Science Fair Project Encyclopedia
Canadian Hydrographic Service
The Canadian Hydrographic Service (CHS) is Canada's hydrographic office, with responsibility for performing hydrographic surveys and publishing paper and electronic nautical charts. CHS also represents Canada in the International Hydrographic Organization.
Georgian Bay Survey
In 1882, the loss of the steamship SS Asia on an uncharted shoal in Georgian Bay resulted in 150 fatalities and was Canada's worst maritime disaster at the time. On August 13, 1883, the Dominion government established the "Georgian Bay Survey" which was empowered by legislation with the responsibility to survey and chart navigable waters of Georgian Bay and Lake Huron.
Surveying and charting was extended to Canada's Pacific coast in 1891, tidal and current metering nationwide began in 1893, surveying and charting extended to the Maritimes by 1905, and water level gauging of the Great Lakes began in 1912.
Canadian Hydrographic Service
In 1904, a Privy Council order renamed the "Georgian Bay Survey" to the "Hydrographic Survey of Canada" with some modified responsibilities. In 1928, the organization was renamed to the current name Canadian Hydrographic Service. Responsibility was extended on March 31, 1949 with the entry of Newfoundland into Confederation, with CHS taking over surveys and charting around the island of Newfoundland and the coast of Labrador from the Royal Navy.
World Technological Leader
CHS has been a world leader in the adoption of hydrographic survey technology, as well as in driving research and development. With responsibility for charting the world's longest coastline (243,792 kilometres) as well as 6.55 million square kilometres of continental shelf and territorial waters (2nd largest in the world) including extensive inland waterways such as the St. Lawrence Seaway, CHS uses relatively meagre financial resources to maintain a world-record inventory of over 1000 published charts, and as such, the organization was an early adopter of single-beam sonar, radio-navigation positioning systems, and computer processing and storage.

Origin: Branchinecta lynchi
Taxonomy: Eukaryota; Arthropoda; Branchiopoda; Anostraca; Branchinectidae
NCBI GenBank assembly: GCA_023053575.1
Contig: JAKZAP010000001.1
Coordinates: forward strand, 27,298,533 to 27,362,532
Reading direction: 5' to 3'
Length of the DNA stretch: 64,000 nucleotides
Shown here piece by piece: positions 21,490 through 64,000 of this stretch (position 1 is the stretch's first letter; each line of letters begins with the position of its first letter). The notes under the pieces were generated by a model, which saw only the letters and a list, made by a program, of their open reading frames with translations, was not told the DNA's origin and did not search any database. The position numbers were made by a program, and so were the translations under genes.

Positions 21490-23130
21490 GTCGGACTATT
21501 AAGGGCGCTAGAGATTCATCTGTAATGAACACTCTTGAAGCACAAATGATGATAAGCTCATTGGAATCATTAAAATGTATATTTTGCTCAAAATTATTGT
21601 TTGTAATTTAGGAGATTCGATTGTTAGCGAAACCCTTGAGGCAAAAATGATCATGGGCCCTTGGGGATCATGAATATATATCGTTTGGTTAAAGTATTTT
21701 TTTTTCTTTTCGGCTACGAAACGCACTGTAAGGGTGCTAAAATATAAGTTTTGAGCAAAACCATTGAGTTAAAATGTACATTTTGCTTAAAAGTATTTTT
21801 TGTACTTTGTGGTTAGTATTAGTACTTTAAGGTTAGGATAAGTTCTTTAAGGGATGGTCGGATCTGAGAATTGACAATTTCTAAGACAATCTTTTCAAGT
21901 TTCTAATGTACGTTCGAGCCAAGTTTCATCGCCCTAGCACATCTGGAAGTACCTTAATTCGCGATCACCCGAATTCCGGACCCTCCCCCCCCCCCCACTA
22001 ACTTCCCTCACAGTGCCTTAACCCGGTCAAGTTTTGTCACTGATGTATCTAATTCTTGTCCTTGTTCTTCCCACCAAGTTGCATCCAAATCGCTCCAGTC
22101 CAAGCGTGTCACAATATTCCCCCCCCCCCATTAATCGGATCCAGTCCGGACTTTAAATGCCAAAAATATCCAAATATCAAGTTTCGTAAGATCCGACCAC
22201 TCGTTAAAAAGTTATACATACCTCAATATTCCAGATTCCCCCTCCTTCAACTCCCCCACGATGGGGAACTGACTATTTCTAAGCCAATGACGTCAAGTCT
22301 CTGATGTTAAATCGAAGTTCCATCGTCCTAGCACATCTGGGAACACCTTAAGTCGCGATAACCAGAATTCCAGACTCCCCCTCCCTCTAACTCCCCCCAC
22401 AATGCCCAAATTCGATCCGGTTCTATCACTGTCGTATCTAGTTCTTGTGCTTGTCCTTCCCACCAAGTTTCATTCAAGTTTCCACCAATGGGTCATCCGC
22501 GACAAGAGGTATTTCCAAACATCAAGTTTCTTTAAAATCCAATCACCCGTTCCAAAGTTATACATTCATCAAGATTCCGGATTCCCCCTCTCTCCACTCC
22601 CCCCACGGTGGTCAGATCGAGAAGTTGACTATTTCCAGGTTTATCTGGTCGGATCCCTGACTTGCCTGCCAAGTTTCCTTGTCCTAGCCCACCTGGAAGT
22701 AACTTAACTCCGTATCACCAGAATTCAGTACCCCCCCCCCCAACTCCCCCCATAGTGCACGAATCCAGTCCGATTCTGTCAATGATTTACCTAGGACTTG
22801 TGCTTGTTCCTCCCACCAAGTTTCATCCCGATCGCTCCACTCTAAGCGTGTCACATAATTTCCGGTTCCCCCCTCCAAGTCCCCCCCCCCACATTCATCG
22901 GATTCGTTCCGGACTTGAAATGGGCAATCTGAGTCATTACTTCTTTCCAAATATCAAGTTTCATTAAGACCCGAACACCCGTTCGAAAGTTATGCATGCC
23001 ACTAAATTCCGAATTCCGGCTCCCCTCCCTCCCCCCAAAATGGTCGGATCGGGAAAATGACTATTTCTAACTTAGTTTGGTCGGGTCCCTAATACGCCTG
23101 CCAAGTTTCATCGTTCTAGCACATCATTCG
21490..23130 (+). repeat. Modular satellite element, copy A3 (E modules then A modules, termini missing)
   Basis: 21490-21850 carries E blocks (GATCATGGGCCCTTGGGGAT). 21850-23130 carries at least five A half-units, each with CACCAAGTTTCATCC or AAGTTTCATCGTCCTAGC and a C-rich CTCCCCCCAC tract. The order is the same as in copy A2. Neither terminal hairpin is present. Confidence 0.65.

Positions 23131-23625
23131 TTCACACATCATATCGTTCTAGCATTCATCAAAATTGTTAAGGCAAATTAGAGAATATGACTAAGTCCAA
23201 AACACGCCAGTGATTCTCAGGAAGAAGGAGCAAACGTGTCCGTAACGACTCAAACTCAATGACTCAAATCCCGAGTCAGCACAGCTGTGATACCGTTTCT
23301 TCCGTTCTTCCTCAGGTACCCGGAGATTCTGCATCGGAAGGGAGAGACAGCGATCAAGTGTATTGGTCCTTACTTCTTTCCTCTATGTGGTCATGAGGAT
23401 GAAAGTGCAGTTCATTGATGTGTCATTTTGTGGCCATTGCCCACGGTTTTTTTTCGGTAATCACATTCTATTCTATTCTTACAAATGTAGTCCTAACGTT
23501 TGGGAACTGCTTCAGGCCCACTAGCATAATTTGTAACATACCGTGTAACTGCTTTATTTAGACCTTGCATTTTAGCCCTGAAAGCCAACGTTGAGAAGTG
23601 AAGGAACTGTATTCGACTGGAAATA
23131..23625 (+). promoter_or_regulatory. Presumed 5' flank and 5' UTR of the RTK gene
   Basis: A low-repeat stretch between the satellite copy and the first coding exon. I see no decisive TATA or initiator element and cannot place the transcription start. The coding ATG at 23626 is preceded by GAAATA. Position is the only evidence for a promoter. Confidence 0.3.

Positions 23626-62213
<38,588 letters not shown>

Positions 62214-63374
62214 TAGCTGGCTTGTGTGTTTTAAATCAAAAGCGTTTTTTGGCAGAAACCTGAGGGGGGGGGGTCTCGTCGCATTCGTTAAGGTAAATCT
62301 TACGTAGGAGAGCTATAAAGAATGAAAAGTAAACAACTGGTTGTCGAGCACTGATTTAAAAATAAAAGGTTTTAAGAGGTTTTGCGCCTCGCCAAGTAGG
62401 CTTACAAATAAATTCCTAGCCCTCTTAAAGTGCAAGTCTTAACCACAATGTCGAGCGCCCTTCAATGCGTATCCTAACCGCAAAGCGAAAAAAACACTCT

The joint Canada-U.S. DEW Line also necessitated innovative surveying techniques throughout remote northern areas in the Arctic Archipelago in support of ships carrying logistics and construction material. CHS is one of the only hydrographic offices in the world with the capability to undertake Arctic surveying, frequently operating in waters which are frozen between 10-12 months of the year.
CHS has migrated from single-beam sonar to becoming a major user of multibeam echo sounder sonar systems coupled with GPS to achieve improved survey accuracies. Survey data processing software provided by companies such as CARIS and Helical Systems are both spin-offs from research developments at CHS, and are now used throughout the world by other Hydrographic Offices.
Department of Fisheries and Oceans
Unlike most nations, the CHS is not part of Canada's navy, but is rather a civilian scientific organization under the federal government's Department of Fisheries and Oceans (DFO). All survey vessels employed by CHS are nominally crewed and operated by the Canadian Coast Guard, also part of DFO.
The director of CHS is also called the "Dominion Hydrographer", a tradition which dates to the earliest days of hydrographic surveying in Canada.
Major CHS offices
- CHS Atlantic, Bedford Institute of Oceanography (BIO), Dartmouth, Nova Scotia
- CHS Pacific, Institute of Ocean Sciences (IOS), Sidney, British Columbia
- CHS Newfoundland and Labrador, Northwest Atlantic Fisheries Centre (NAFC), St. John's, Newfoundland and Labrador
- CHS Quebec, Maurice Lamontagne Institute (MLI), Mont Joli, Quebec
- CHS Central & Arctic, Canada Centre for Inland Waters (CCIW), Burlington, Ontario
The contents of this article is licensed from www.wikipedia.org under the GNU Free Documentation License. Click here to see the transparent copy and copyright details